Sebastian Vettel drew first blood in the grudge match between him and Lewis Hamilton as both bid to become Formula One’s third five-times world champion.
The Ferrari driver scored his 48th career victory and also made his 100th appearance on the podium. As Vettel is one race shy of his 200th start, that means he’s finished on the rostrum in more than more than half the races he’s started (and he’s had a few confiscated as well, at the Hockenheimring in 2012 and Autodromo Hermanos Rodriguez in 2016). For Ferrari it was their 950th race and 230th victory.
After leading the opening 18 laps of the race Hamilton had to settle for second place. However he did notch up the 73rd pole position of his career.
He already has five more poles than the previous all-time record holder Michael Schumacher, so how high will this record stand to be after another 20 races? Ominously for his rivals, Hamilton’s 0.664s advantage on Saturday was greater than he enjoyed in most of his 11 poles last season, the only exception being at Monza where it rained.
That weekend was also where Vettel lost the championship lead to Hamilton last year. Vettel is back on top of the points again and Ferrari are ahead in the constructors’ for the first time since Monaco last year.
The race marked the fifth anniversary of Kimi Raikkonen’s last F1 win. He made his 22nd podium appearance since that date, further increasing his record for most consecutive podium finishes without a win. Hamilton, meanwhile, is now just one race shy of matching Raikkonen’s record of scoring points in 27 consecutive races.
Raikkonen was the more convincing of the two Ferrari drivers for much of the weekend. He out-qualified Vettel (something he only managed four times last year) and was quicker in the first stint. Only in the final stint on soft tyres did he seem to lose that edge, which could have been down to the fact he ran the longest stint at the end.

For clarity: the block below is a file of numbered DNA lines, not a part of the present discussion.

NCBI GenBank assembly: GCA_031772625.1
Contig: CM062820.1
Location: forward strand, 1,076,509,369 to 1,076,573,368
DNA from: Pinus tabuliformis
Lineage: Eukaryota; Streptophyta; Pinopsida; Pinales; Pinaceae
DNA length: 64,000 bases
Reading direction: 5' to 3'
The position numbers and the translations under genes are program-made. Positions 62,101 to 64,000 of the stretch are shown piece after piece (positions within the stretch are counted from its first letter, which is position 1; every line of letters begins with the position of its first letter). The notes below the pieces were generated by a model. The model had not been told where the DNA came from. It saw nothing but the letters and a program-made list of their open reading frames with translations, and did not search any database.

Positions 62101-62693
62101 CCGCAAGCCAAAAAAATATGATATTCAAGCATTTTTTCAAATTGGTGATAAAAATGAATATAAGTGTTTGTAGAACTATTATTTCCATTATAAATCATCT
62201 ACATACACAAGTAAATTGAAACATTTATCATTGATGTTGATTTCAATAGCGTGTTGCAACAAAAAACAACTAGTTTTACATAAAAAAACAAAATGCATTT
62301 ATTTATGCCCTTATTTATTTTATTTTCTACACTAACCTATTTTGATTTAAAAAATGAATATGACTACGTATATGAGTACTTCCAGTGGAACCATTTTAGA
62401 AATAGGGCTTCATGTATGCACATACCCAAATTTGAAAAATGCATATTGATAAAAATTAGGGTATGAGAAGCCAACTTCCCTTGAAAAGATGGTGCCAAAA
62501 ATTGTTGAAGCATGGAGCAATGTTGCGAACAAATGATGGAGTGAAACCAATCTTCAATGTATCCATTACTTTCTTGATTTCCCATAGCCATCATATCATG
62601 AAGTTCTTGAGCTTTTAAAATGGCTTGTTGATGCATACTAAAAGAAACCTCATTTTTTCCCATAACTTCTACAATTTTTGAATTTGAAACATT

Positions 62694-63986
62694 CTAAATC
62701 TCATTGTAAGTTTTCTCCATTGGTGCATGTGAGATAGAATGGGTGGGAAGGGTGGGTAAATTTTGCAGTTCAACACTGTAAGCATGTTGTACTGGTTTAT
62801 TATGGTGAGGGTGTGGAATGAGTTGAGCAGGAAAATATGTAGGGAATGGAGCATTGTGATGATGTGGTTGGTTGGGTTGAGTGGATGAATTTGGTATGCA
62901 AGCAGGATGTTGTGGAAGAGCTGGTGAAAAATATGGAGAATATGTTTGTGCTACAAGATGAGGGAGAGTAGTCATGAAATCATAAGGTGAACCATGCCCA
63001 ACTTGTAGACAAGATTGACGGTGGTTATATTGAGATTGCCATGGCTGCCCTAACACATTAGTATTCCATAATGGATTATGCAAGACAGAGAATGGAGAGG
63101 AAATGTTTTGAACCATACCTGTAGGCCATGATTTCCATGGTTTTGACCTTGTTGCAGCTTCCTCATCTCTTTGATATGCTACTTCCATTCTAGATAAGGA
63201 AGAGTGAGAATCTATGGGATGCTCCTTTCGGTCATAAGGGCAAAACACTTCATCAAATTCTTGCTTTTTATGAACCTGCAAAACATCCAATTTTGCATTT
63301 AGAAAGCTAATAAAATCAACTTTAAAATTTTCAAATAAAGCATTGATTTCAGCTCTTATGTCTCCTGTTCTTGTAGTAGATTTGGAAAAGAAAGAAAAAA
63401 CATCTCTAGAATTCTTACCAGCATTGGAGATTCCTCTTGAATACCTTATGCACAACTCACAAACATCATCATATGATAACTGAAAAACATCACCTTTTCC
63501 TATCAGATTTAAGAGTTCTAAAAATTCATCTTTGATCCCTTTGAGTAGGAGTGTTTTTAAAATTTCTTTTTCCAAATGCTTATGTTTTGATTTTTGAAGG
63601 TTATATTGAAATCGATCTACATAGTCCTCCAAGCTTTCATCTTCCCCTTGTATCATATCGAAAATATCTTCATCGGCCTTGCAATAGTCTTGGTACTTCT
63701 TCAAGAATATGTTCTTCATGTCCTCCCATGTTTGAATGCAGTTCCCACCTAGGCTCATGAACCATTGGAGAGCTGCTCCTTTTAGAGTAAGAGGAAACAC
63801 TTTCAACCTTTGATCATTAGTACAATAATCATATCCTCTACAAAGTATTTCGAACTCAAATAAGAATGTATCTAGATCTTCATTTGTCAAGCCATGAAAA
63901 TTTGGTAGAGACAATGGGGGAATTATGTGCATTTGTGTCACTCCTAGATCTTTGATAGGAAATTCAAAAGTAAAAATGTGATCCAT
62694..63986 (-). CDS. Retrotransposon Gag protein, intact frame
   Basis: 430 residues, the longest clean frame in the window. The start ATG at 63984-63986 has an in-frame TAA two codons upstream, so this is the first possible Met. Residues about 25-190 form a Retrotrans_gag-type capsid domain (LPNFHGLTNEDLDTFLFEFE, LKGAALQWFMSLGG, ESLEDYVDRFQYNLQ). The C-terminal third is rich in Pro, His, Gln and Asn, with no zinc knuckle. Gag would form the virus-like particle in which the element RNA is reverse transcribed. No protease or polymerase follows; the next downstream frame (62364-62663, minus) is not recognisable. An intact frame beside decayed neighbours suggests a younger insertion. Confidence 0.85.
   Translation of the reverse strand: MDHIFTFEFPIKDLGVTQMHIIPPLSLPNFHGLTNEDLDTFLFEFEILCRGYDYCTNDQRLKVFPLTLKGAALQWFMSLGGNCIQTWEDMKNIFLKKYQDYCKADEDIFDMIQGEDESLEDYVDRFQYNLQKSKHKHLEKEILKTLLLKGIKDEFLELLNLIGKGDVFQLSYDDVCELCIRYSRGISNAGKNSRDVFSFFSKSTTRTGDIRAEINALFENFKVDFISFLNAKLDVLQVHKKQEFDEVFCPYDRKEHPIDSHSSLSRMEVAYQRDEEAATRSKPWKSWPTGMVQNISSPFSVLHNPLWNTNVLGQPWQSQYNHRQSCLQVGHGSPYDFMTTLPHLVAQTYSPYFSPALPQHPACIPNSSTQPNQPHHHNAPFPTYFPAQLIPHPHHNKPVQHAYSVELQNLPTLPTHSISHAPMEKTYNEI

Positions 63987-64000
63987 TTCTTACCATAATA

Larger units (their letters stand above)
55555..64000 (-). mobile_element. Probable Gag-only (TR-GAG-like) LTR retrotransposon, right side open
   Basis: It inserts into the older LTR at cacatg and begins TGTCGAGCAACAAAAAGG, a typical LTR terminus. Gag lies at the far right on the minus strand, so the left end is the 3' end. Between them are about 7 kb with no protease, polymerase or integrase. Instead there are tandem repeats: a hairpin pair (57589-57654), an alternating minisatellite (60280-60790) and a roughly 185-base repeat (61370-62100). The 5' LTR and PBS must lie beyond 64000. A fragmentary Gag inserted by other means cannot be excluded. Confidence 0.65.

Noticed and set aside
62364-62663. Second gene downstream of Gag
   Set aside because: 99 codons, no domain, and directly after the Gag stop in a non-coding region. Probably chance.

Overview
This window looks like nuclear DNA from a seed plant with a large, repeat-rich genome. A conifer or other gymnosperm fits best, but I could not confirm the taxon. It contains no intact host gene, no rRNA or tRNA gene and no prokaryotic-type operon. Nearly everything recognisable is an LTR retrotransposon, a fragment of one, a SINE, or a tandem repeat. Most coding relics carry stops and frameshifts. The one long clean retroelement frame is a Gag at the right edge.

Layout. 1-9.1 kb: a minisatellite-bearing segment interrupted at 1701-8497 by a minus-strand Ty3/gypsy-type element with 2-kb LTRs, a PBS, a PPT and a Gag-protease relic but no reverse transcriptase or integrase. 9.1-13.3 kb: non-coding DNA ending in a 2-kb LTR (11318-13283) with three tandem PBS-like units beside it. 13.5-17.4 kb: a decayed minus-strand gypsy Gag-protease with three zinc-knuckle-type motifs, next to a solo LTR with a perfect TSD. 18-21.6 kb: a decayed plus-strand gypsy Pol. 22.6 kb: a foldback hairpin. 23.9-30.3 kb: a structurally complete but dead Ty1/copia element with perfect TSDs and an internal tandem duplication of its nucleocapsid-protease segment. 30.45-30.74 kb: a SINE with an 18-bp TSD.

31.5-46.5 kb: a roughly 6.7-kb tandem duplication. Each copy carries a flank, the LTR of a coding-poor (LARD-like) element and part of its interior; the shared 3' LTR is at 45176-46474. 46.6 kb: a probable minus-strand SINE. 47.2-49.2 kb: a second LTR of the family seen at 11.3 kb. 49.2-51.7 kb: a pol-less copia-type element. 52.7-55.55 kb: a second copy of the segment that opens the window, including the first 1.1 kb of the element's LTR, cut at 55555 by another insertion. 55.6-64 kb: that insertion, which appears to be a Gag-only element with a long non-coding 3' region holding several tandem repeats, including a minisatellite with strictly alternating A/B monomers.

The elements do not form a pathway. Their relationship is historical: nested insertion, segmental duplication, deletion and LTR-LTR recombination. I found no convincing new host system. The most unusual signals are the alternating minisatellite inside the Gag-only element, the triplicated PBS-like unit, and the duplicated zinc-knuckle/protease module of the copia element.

Between them Hamilton, Vettel and Raikkonen have nine world championship titles. This is the most titles held by the occupants of a podium with one exception, the 2012 European Grand Prix, where the top three had 10 between them: Alonso (two), Schumacher (seven) and Raikkonen (one).
Daniel Ricciardo had to settle for fourth place, meaning he has still not scored a legitimate podium at his home race: He stood on the rostrum in 2014 but was later disqualified on a technicality. As a consolation he took the fastest lap, the 10th of his career, giving him as many as champions Graham Hill, John Surtees and Mario Andretti.
Fifth place for Fernando Alonso and ninth for Stoffel Vandoorne meant that McLaren, in their first race with new engine supplier Renault, matched the best individual and joint results they achieved in three seasons with Honda. They took fifth and ninth in Hungary 2015, Monaco 2016 and America 2016. It was also the first time McLaren scored points in a season-opening race since the last time they didn’t have Honda engines, when Kevin Magnussen and Jenson Button were second and third in 2014.
Valtteri Bottas gained the most places of any driver in the race, moving up seven spots on his way to eighth place following his crash in qualifying. Renault made good on their pre-season aim of scoring points with both cars at every race as both Nico Hulkenberg and Carlos Sainz Jnr finished in the top 10.
However 11th and 12th for Force India meant this was the first time in 14 races they failed to score a point. There was no joy for Marcus Ericsson either, who is now one race away from going 50 in a row without scoring.
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2018 Australian Grand Prix
- Problems in first two races not down to bad luck – Raikkonen
- ‘Poison banana’ wrecked Sainz’s race in Melbourne
- New Haas “one of the best cars I’ve driven”, says Grosjean
- Hulkenberg concerned Renault has fallen further behind top teams
- “There’s so many buttons, it’s crazy”: Leclerc on the leap from F2 to F1